Introduction

A poison is a substance which in small quantities is capable of impairing health and destroying life. Animals in the feral state would appear to be largely endowed with an instinct which teaches them to avoid poisonous plants and other deleterious substances. The fox, lynx, and all the members of the feline tribe are suspicious to a degree in all that concerns their safety, and by the highly-developed sense of smell and taste they readily detect poison when introduced into flesh; though it be the "kill" or carcass they have reserved for a future meal.

Ages of domestication would appear to have so blunted these senses in horses that they will voluntarily take in their food many medicines which we are accustomed to regard as extremely nauseous. (See Methods of Administration.) It occasionally happens, therefore, that horses are poisoned, either by accident or personal malice, by the consumption of some toxic agent to which they have access in the stable or pasture.

General Symptoms Of Poisoning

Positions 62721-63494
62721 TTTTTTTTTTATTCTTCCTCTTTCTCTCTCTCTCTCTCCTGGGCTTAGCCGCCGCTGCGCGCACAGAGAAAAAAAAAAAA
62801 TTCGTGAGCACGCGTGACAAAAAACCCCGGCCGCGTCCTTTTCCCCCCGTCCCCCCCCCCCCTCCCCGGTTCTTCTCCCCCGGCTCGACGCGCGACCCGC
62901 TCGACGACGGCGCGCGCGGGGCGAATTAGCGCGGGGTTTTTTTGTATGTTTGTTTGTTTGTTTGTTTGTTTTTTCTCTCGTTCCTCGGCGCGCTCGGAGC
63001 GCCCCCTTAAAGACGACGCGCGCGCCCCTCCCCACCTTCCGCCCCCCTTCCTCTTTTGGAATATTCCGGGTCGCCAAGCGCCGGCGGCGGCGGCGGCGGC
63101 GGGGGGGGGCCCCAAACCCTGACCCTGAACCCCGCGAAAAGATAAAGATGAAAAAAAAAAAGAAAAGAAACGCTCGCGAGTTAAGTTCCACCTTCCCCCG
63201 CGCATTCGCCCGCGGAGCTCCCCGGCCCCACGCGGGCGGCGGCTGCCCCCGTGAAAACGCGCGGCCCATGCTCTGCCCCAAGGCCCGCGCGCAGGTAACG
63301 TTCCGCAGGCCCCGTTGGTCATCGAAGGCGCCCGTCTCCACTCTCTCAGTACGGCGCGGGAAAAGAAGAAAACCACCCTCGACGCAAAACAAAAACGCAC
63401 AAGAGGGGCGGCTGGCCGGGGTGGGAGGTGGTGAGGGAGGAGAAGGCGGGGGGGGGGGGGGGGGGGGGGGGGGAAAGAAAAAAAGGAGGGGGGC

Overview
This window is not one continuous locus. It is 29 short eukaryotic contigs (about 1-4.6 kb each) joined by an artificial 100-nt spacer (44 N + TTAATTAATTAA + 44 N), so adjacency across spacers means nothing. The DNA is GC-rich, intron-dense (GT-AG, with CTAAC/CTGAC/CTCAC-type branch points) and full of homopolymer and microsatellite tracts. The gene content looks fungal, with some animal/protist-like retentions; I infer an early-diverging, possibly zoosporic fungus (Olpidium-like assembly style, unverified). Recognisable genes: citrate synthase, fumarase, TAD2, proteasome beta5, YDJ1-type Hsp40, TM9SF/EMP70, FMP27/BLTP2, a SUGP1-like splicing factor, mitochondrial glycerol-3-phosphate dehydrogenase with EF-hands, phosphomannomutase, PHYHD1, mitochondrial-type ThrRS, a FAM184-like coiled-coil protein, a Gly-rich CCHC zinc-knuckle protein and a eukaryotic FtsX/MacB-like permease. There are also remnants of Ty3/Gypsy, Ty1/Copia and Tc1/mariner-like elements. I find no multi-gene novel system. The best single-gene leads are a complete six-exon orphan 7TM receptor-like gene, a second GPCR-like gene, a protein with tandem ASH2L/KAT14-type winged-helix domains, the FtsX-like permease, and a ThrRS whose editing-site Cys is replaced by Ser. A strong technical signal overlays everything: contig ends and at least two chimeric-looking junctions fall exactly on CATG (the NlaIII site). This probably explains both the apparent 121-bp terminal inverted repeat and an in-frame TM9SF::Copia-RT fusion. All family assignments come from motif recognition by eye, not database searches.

Sudden and serious illness, with symptoms rapidly increasing in severity and without obvious reason, in animals apparently in good health up to the moment of seizure, is inconsistent with the majority of well-defined diseases, and affords sufficient cause to suspect some extraordinary or poisonous influence at work. Taylor, Stevenson, and others, famous by their special study of poisons, warn us that, though indicating a direction in which to make enquiry and search for the cause, such acute illnesses are not inconsistent with certain rare, but nevertheless well-known, causes for sudden and painful disease and death. The rupture of some large blood-vessel or abdominal organ, as the stomach, may lead to symptoms very similar to irritant poisoning.

Suspicions of poisoning may be justly entertained, and investigation pursued, although it might be unwise to express them, and at the same time calculated to defeat the object in view, especially where foul play has been practised. Wilful poisoning is happily infrequent in the present day, and its rarity tends rather to disarm suspicion. Moreover, sudden deaths among horses without previous "complaint" are quite common in large studs.